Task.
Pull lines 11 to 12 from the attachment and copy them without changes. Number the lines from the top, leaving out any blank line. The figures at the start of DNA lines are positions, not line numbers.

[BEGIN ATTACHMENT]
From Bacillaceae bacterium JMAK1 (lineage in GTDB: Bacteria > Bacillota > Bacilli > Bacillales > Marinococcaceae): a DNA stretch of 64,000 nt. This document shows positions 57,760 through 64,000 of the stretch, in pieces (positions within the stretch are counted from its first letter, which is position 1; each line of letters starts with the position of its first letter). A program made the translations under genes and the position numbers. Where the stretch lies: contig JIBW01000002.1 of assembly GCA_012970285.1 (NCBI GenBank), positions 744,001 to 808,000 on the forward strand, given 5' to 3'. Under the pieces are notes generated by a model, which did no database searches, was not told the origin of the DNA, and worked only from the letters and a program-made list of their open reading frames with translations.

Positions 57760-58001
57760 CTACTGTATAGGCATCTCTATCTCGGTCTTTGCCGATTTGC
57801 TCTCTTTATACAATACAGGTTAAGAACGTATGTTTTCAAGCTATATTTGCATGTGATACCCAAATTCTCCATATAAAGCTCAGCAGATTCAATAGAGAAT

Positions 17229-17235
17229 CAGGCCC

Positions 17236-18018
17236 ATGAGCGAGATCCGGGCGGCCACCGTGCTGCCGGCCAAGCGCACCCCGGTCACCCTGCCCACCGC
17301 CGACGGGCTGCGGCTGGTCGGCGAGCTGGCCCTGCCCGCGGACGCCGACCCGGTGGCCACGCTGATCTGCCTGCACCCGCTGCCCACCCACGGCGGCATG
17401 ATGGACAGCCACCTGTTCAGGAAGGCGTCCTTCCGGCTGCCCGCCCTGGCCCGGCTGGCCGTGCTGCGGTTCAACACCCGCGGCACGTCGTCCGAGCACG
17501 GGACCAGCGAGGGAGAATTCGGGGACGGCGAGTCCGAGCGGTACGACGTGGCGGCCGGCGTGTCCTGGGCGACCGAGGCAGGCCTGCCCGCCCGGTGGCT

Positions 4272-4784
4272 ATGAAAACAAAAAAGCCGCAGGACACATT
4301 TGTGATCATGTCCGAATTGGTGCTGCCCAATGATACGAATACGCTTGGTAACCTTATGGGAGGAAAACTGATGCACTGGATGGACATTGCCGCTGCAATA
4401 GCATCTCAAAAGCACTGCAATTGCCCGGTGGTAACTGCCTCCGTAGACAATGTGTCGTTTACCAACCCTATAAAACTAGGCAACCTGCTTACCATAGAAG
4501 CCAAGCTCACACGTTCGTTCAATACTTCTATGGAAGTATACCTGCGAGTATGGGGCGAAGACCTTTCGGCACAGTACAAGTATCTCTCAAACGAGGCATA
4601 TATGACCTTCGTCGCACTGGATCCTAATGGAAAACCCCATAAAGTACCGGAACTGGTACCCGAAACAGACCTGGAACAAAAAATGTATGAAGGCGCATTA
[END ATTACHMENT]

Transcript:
17501 GGACCAGCGAGGGAGAATTCGGGGACGGCGAGTCCGAGCGGTACGACGTGGCGGCCGGCGTGTCCTGGGCGACCGAGGCAGGCCTGCCCGCCCGGTGGCT

Positions 4272-4784